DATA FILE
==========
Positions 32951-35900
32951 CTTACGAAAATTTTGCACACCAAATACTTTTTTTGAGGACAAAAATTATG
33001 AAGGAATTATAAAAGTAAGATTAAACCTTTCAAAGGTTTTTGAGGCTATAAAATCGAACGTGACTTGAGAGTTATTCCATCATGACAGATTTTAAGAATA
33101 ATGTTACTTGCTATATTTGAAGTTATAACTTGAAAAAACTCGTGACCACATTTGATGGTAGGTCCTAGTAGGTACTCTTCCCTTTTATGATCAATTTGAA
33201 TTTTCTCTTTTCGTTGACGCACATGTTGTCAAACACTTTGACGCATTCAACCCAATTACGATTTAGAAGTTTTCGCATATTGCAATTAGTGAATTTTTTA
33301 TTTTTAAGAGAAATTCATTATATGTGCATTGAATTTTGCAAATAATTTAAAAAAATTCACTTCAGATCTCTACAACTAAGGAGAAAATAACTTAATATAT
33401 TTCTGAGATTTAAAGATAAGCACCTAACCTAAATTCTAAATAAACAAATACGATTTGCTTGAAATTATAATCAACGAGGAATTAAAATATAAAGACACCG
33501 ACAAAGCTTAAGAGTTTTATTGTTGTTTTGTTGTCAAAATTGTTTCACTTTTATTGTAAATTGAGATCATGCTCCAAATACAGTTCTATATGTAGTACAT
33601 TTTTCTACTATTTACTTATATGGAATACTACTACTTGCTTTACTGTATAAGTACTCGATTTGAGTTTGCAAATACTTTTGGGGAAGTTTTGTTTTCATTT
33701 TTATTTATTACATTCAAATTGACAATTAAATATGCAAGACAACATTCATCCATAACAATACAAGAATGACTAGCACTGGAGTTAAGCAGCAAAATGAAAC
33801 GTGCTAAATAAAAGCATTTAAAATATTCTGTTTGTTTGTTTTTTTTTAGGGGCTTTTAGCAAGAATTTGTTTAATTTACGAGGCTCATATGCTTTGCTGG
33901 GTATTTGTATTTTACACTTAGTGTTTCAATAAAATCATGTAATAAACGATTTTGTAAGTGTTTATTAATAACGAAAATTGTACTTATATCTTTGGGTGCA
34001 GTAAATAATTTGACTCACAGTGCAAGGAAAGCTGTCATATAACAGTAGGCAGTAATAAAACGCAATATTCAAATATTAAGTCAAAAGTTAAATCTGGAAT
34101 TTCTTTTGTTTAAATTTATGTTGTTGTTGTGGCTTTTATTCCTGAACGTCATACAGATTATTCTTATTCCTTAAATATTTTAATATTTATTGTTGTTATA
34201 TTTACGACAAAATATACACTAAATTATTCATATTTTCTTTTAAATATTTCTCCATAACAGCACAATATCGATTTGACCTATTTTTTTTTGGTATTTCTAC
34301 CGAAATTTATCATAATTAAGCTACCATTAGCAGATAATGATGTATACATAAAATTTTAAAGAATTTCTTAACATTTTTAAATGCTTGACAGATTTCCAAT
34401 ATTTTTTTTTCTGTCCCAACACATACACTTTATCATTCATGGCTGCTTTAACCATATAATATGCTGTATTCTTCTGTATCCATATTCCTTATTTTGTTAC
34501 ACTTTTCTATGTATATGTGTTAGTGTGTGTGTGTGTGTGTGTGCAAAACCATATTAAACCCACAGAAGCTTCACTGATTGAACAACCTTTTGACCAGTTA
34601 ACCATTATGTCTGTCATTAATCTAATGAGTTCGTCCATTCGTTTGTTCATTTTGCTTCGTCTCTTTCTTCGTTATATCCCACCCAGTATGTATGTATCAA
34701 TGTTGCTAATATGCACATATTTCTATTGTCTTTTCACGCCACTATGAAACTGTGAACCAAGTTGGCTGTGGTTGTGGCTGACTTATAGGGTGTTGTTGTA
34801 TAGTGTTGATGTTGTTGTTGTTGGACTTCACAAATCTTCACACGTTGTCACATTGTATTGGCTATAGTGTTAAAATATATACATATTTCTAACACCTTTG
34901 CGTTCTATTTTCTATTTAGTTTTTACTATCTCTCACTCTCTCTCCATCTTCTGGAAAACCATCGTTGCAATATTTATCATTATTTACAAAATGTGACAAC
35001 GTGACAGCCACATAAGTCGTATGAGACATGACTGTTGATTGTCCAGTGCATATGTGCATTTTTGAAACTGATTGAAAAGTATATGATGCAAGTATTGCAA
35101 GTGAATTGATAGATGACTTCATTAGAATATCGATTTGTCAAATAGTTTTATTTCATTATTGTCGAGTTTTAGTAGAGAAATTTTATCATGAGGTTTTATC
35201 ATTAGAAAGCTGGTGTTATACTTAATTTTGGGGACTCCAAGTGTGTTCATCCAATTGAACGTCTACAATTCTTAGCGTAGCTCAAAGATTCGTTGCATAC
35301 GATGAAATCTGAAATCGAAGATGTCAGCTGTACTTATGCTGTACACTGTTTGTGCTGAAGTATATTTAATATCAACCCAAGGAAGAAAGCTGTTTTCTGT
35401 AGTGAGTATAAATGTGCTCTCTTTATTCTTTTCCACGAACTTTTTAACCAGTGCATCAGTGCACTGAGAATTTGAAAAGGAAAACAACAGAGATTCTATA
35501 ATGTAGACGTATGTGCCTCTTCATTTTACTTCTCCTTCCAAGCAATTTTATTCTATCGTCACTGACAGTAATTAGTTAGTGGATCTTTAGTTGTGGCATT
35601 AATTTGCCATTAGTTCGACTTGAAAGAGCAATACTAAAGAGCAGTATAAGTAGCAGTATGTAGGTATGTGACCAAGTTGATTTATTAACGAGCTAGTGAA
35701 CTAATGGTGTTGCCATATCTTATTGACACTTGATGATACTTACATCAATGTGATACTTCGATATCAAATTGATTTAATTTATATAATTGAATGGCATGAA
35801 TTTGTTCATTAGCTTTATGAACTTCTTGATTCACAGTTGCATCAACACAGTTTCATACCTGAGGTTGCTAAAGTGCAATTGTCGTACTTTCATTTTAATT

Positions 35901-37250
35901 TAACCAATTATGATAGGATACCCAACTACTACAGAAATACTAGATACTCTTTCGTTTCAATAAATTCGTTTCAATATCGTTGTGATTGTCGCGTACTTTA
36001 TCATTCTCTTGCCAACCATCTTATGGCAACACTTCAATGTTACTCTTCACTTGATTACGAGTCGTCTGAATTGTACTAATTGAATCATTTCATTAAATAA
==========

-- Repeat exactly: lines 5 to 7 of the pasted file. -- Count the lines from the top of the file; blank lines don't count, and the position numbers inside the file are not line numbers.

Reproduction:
33201 TTTTCTCTTTTCGTTGACGCACATGTTGTCAAACACTTTGACGCATTCAACCCAATTACGATTTAGAAGTTTTCGCATATTGCAATTAGTGAATTTTTTA
33301 TTTTTAAGAGAAATTCATTATATGTGCATTGAATTTTGCAAATAATTTAAAAAAATTCACTTCAGATCTCTACAACTAAGGAGAAAATAACTTAATATAT
33401 TTCTGAGATTTAAAGATAAGCACCTAACCTAAATTCTAAATAAACAAATACGATTTGCTTGAAATTATAATCAACGAGGAATTAAAATATAAAGACACCG